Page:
In brief, as those who still go shopping at supermarkets may understand, this is no different than what supermarket chains do with their private labels. While supermarkets also know a lot about our tastes (guess what customer loyalty cards are made for), the main difference is that shelf space in supermarket alleys is rather scarce, whereas virtual space on Google search pages is not. One may wonder though whether another important difference is that Internet users are considered somewhat lazier when they browse the Internet than when the same individuals go shopping and browse the shelves in search of their favorite cola.

A remedy Google can’t refuse (to offer)?

Allegedly without the aim of seeking to interfere with either the algorithms Google applies or how it designs its search results pages, the Commission takes the preliminary view that in order to remedy the allegedly abusive conduct, Google should treat its own comparison shopping service and those of rivals in the same way. Accordingly, the Commission expects that when Google shows comparison shopping services in response to a user’s query, the most relevant service or services would be selected to appear in Google’s search results pages.

It is hard to imagine that the Commission’s wishes would not interfere with the algorithms applied by Google or the product design, an approach that clearly clashes with that of the Federal Trade Commission, briefly illustrated above.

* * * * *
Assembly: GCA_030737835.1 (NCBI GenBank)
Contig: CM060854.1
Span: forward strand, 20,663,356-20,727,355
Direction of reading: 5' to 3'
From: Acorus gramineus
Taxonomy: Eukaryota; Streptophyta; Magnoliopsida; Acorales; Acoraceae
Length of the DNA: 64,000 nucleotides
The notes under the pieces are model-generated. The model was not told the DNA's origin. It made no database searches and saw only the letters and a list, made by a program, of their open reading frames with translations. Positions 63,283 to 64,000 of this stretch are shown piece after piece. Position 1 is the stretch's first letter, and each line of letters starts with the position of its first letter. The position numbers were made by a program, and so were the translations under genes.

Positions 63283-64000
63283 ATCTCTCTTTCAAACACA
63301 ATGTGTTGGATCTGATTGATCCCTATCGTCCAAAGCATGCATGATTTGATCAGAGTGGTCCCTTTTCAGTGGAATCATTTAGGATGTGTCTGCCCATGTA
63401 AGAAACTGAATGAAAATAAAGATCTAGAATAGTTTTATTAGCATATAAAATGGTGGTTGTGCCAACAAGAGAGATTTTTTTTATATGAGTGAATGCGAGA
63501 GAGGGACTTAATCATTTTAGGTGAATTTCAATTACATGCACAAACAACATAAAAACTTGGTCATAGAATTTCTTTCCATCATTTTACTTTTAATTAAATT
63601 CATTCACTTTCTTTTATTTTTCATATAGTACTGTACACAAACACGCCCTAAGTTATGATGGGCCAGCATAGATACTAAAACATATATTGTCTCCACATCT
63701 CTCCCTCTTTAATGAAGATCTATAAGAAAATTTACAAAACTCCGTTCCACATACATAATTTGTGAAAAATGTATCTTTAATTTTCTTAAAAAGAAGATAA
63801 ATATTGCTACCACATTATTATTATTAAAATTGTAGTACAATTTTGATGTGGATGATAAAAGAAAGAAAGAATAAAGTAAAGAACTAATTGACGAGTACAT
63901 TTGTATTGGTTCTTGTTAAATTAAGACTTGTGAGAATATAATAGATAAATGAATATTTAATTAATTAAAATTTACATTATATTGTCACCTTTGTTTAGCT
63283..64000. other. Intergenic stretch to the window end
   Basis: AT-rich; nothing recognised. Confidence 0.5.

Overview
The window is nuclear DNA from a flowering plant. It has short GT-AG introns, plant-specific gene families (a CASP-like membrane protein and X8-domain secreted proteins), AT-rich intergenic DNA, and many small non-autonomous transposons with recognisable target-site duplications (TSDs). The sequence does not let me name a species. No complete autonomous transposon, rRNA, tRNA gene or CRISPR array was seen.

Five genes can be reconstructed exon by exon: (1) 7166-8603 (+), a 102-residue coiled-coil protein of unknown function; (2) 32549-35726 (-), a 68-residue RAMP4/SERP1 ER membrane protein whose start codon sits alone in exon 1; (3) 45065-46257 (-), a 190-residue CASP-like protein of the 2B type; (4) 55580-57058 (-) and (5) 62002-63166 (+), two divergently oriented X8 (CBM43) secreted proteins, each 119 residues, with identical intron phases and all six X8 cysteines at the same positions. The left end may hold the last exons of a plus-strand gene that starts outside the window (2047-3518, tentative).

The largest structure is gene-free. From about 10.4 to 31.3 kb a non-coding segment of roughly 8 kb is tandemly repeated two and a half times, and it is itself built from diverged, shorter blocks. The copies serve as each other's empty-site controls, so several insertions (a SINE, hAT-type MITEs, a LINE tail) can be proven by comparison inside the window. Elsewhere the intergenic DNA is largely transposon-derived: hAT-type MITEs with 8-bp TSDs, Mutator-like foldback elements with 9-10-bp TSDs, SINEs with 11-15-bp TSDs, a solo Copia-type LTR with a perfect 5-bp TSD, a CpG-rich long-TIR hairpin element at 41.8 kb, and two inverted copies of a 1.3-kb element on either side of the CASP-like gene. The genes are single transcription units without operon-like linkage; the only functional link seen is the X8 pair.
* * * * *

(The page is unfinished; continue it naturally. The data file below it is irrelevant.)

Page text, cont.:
Under Article 9 of Regulation 1/2003 Google may still offer commitments, albeit of a different nature than those offered last year (see Newsletter 1/2014).

But if Google is not willing to offer something more substantial than it did in 2014, under Article 7 of Regulation 1/2003, with the decision finding an infringement of the EU competition rules, the Commission may impose any behavioural or structural remedies which are proportionate to the infringement committed and necessary to bring the infringement effectively to an end. In such cases, the Commission can also impose a fine of up to 10% of the worldwide turnover of the undertaking concerned.

The difference between a prohibition decision under Article 7 and a commitment decision pursuant to Article 9 of Regulation 1/2003 is that the former contains a finding of an infringement (and may come with a fine) while the latter makes the commitments binding without concluding on whether there was or still is an infringement.

  1. The investigation concerning the mobile operating system Android

The second investigation concerns Google’s mobile operating system Android, the leading operating system for smart mobile devices in the European Economic Area.

Other mobile operating systems include Apple’s iOS (which is proprietary to Apple and runs only on iPhones and iPads) and Windows Phone (which is used on Microsoft’s and other manufacturers’ smartphones and tablets).